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Maryland Photographer Goes Postal

New stamp carries important message

      A Chesapeake Country photographer is helping to spread the word to protect pollinators in a new medium: stamps. 
     Karen Mayford, of Glen Arm, is a featured photographer on the U.S. Postal Service’s new Protect Pollinators forever stamp series. 
      Paying tribute to the beauty and importance of pollinators, the new stamps depict two of our continent’s most iconic, the monarch butterfly and the western honeybee. In five stamp designs, monarchs pollinate three native North American flowers, coneflowers, zinnia and goldenrod, and bees two, gold ragwort and New England aster. 
      “Bees, butterflies and other pollinators sustain our ecosystem and are a vital natural resource,” says the Postal Service’s Gary Shapiro. “They are being threatened, and we must protect them.”
      Mayford’s photo of a monarch on a coneflower, captured in her own backyard, “could potentially reach 60 million homes,” says spokesman Mark Saunders. That’s how many Protect Pollinators stamps were printed. 
      Monarch butterflies (Danaus plexippus) and western honeybees (Apis mellifera), both travel far and wide, much like the mail the new stamps will travel on. Monarchs can flutter thousands of miles in one of nature’s wondrous migrations, a multigenerational round-trip that can cross southern Canada, the north-south breadth of the contiguous United States and deep into Mexico, where they rest for the winter before returning north.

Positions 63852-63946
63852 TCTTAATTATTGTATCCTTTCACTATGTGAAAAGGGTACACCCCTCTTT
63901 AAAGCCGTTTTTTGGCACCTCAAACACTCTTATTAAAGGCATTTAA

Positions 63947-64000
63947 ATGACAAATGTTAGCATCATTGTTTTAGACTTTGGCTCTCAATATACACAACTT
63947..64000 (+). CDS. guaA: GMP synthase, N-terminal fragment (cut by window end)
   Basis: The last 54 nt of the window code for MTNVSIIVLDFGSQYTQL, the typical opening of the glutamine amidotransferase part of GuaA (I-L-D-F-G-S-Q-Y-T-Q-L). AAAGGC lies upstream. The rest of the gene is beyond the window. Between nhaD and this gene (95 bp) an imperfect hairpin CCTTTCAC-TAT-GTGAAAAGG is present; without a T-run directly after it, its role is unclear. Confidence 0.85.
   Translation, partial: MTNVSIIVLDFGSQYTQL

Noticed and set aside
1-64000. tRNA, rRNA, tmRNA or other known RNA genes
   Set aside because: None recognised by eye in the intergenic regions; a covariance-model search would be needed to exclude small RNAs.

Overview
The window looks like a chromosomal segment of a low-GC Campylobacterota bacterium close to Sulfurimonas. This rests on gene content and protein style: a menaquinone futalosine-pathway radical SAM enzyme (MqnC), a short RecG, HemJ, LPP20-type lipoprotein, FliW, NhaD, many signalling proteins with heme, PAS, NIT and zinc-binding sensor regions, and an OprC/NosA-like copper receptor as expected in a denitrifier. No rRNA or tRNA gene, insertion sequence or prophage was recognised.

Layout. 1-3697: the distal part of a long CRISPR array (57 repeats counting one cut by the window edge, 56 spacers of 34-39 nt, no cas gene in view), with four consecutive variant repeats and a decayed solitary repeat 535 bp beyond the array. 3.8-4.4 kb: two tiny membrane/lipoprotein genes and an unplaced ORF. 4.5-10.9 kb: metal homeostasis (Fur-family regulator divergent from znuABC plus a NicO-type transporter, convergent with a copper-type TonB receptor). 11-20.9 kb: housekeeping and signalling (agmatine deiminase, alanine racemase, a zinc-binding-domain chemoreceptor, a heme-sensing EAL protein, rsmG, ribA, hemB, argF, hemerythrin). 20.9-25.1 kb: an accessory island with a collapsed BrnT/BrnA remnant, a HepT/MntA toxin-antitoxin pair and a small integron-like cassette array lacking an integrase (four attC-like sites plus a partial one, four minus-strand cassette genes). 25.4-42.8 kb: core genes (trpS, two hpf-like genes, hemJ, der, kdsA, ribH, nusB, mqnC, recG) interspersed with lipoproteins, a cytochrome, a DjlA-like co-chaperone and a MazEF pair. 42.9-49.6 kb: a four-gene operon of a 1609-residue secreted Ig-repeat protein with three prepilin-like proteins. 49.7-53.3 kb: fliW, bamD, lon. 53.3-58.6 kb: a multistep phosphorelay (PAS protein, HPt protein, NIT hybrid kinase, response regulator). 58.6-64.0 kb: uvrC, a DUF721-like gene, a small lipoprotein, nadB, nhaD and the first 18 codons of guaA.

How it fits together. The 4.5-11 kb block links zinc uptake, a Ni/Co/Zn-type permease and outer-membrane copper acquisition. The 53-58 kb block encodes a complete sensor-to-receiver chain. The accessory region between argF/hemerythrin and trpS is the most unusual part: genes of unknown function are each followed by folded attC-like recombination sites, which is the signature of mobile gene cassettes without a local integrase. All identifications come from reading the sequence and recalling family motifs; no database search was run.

Western honeybees do not naturally migrate such distances, but beekeepers truck their hives on long-haul migrations, accommodating growing seasons around the nation. These bees are far and away the continent’s most vital pollinators, servicing almond, citrus, peach, apple and cherry tree blossoms, plus the blossoms of berries, melons, cucumbers, onions and pumpkins, to name just a few. 
     Pollinators now need some human intervention to thrive. The hives of western honeybees are being raided by parasitic mites and plagued by Colony Collapse Disorder, a mysterious condition that disorients bees and causes them to abandon their hives. Monarch butterflies, utterly dependent on milkweed plants throughout their range and specific mountain forests in Mexico, face collapsing populations as these habitats disappear under pressure from farming, agricultural chemicals, urban development and logging.
      The Postal Service receives about 40,000 suggestions for stamp ideas annually, but only 20 to 25 topics make the cut. For an artist like ­Mayford to appear on a stamp is making it to the Big Leagues.

How nice, way to recognize our very proud Marylander's!! Great Job; you are one of the very few who can boast of that accomplishment!